ASVAB stands for the Armed Services Vocational Aptitude Battery (ASVAB). The ASVAB is a timed multi-aptitude test, which is given at over 14,000 schools and Military Entrance Processing Stations (MEPS) nationwide and is developed and maintained by the Department of Defense.
- The ASVAB is scored in four critical areas — Arithmetic Reasoning, Word Knowledge, Paragraph Comprehension and Mathematics Knowledge. These scores count towards your Armed Forces Qualifying Test (AFQT) score. The AFQT score determines whether you’re qualified to enlist in the U.S. military.
- Your scores in the other areas of the ASVAB will determine how qualified you are for certain military occupational specialties and Enlistment Bonuses. A high score will improve your chances of getting the specialty/job and signing bonus you want.
- Scoring high on the ASVAB will require study and concentration.
- The process started by filling out a request form that allowed us to pick a few dates we wanted to test. Then, they take over everything. They provide proctors and materials. You just provide bodies and the space. They also provide someone to come in a follow up with the students about their results two weeks after the testing date. There is no cost to the school. And, when you get setup with your coordinator, you can get an access code to explore all the Resources available, like parent letters and such.
- Now that they have the interest inventory computerized, the kids are really engaged and can go home and explore as well. I always do the interpretation so I get knowledge of what the kids are thinking for a career. The military comes in and administers it so other than arranging a room I have no time commitment to it. The interest inventory can still be beneficial to them and the kids enjoy it!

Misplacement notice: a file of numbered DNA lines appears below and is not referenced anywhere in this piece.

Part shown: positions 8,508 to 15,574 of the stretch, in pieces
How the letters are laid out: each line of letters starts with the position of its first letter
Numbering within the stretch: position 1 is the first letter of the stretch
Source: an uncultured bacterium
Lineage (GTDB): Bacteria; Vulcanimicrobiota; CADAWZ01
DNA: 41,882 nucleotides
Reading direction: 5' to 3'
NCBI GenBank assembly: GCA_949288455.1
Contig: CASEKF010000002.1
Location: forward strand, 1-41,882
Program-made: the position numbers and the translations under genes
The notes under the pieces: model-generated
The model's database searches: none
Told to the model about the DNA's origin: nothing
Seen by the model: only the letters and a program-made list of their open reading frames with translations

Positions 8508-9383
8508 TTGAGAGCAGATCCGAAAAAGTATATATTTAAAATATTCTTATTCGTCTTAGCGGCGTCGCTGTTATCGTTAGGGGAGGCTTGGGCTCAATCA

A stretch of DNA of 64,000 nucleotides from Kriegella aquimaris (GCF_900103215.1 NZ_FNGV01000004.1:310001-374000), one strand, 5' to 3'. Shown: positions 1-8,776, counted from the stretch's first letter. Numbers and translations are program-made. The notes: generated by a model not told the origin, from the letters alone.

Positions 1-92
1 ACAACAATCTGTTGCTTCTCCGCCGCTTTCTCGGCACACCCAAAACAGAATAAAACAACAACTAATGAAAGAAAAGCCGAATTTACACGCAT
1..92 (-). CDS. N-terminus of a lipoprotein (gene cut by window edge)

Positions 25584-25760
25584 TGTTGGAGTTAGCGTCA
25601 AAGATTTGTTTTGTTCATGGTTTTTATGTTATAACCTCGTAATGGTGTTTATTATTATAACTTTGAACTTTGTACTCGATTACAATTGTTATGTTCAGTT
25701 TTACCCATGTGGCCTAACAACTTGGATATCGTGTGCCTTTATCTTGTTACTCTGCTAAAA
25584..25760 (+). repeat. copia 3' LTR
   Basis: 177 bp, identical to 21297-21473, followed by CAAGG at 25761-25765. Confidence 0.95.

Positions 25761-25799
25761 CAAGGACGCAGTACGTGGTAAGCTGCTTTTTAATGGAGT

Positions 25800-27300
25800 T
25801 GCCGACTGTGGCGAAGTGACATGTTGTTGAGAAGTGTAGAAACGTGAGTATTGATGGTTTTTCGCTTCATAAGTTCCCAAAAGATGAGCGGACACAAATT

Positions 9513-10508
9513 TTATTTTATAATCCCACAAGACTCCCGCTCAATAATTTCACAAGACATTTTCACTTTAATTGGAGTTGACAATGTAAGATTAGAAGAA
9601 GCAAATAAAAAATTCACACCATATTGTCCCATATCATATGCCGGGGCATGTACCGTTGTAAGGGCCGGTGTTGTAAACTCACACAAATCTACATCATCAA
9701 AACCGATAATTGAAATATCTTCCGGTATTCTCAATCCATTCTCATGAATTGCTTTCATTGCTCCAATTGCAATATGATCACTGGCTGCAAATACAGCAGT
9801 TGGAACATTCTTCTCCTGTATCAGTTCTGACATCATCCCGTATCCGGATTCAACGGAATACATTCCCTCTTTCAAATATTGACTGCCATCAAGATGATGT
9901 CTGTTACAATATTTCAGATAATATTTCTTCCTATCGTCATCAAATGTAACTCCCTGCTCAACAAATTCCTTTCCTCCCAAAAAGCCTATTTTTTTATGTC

- I believe it is a benefit. It is the only true measure of a student’s whole ability. It applies the test to what their career interests are and shows them whether or not they have the skill set for it. It also gives them suggestions on what careers they could be successful at based on their ability. It suggests careers maybe they never thought about doing based on ability not just what they like. MEPS comes in and goes over it with the students in their US History class. We test our juniors so we can review in US History and not all are re-testers. It is one more test but it is a different test. Most of our students took it seriously this year and we are the first school to take it all online with our junior class in Indiana.
- Don’t view this as something military uses to recruit. They only use it for job placement if a student is interested in joining. I have been around this for years as a student, US History teacher, special education teacher, admin, and now a counselor and see only benefit from it. I was not in the military, but I believe our students are not all going to college and this is one of the best ways to help them with a career path. I believe this should be our graduation test because it is the only test that measures the whole student and then applies it to their career interests.
- One pitfall this year is that MEPS is going through changes in funding and staffing. They have not been as efficient as they have been in the past (I had to follow up with calls and emails for response because short staff and updates to systems this year only). More schools are using ASVAB so it can limit the time when students can take it.
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This post was last modified by Kelly Dunn on May 3, 2018.
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This post was created by ABCD ContentManager on August 7, 2016.